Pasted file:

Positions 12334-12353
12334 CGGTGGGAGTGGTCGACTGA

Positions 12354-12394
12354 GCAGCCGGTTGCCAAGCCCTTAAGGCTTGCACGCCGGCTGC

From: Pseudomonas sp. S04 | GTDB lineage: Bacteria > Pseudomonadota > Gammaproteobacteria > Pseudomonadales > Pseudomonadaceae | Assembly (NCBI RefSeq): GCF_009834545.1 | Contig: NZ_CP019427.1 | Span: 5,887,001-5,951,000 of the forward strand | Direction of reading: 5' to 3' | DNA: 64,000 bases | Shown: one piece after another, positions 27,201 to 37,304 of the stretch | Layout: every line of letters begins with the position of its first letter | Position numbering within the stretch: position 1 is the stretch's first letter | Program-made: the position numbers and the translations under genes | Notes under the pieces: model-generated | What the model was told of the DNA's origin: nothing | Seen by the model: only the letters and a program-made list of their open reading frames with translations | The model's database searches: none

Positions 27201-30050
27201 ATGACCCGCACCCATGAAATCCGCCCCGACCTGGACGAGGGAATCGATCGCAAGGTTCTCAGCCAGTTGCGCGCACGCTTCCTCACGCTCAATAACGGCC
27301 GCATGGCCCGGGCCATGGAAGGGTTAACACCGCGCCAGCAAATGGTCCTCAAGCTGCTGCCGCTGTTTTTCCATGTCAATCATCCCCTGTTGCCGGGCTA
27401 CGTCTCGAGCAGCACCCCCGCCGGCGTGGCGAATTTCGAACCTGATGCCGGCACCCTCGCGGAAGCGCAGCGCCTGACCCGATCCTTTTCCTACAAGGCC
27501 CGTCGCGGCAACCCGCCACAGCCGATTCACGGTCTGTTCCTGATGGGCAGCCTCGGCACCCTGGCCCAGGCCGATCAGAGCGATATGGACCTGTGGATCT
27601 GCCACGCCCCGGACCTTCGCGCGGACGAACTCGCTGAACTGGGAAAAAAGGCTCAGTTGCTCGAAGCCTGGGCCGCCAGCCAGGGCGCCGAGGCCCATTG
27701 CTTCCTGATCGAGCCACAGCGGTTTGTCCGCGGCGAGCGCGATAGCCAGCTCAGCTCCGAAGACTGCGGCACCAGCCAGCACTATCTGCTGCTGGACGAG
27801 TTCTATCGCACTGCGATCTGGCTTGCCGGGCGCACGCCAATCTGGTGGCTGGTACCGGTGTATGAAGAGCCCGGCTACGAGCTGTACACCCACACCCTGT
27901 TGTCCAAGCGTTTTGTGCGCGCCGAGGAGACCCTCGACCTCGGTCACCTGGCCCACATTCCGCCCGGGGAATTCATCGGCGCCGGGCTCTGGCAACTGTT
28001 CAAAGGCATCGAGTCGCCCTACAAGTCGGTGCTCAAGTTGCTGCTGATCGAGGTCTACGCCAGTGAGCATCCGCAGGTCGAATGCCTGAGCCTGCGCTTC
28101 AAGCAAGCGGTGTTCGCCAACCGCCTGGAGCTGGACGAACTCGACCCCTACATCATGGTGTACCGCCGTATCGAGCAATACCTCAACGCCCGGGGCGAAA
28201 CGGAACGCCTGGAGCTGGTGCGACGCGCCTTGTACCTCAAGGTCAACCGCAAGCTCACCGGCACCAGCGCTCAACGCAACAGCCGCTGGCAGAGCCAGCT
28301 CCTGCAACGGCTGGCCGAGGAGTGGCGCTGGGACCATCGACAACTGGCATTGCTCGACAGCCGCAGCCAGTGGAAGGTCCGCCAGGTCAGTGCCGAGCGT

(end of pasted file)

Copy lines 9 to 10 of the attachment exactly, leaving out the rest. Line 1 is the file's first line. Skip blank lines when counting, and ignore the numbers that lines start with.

27401 CGTCTCGAGCAGCACCCCCGCCGGCGTGGCGAATTTCGAACCTGATGCCGGCACCCTCGCGGAAGCGCAGCGCCTGACCCGATCCTTTTCCTACAAGGCC
27501 CGTCGCGGCAACCCGCCACAGCCGATTCACGGTCTGTTCCTGATGGGCAGCCTCGGCACCCTGGCCCAGGCCGATCAGAGCGATATGGACCTGTGGATCT